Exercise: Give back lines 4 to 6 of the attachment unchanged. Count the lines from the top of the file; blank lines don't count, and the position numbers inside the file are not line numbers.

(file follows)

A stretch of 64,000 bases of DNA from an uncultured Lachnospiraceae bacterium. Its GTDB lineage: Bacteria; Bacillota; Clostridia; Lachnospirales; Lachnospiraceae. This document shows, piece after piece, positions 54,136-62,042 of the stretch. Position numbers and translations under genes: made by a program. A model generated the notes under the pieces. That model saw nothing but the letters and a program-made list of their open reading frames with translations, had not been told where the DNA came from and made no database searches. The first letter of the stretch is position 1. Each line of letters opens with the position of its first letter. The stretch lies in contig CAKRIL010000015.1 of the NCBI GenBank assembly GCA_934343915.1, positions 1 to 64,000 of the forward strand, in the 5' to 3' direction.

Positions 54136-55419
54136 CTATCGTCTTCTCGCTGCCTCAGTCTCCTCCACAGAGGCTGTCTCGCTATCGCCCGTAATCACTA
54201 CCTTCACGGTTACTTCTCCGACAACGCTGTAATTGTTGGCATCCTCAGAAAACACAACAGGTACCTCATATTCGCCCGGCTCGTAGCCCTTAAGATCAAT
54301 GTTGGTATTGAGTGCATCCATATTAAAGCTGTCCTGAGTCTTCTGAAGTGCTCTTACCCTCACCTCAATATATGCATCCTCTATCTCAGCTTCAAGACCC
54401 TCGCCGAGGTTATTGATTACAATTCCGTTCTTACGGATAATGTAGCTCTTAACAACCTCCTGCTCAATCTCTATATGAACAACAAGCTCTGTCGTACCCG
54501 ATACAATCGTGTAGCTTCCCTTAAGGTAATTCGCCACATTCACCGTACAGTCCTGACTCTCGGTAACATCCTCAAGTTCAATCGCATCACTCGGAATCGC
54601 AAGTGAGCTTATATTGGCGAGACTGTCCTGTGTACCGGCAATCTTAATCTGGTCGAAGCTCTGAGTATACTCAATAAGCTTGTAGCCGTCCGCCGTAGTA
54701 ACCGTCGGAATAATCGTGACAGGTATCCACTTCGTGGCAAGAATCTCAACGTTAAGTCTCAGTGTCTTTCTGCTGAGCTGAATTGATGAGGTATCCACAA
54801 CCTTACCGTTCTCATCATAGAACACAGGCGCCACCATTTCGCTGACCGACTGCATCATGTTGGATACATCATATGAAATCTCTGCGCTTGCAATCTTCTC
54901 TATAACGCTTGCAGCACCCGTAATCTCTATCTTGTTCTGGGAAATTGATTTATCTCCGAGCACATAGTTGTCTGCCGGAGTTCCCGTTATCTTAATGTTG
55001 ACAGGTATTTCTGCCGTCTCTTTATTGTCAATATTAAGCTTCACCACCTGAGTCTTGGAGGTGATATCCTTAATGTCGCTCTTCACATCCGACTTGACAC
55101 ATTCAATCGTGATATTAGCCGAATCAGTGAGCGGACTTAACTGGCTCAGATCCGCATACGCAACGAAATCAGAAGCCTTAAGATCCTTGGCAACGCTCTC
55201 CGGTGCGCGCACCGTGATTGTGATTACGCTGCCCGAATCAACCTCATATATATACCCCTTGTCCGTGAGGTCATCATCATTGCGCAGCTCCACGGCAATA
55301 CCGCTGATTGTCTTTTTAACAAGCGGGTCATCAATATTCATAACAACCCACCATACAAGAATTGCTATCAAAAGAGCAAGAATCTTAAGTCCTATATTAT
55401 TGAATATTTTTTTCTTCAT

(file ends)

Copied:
54201 CCTTCACGGTTACTTCTCCGACAACGCTGTAATTGTTGGCATCCTCAGAAAACACAACAGGTACCTCATATTCGCCCGGCTCGTAGCCCTTAAGATCAAT
54301 GTTGGTATTGAGTGCATCCATATTAAAGCTGTCCTGAGTCTTCTGAAGTGCTCTTACCCTCACCTCAATATATGCATCCTCTATCTCAGCTTCAAGACCC
54401 TCGCCGAGGTTATTGATTACAATTCCGTTCTTACGGATAATGTAGCTCTTAACAACCTCCTGCTCAATCTCTATATGAACAACAAGCTCTGTCGTACCCG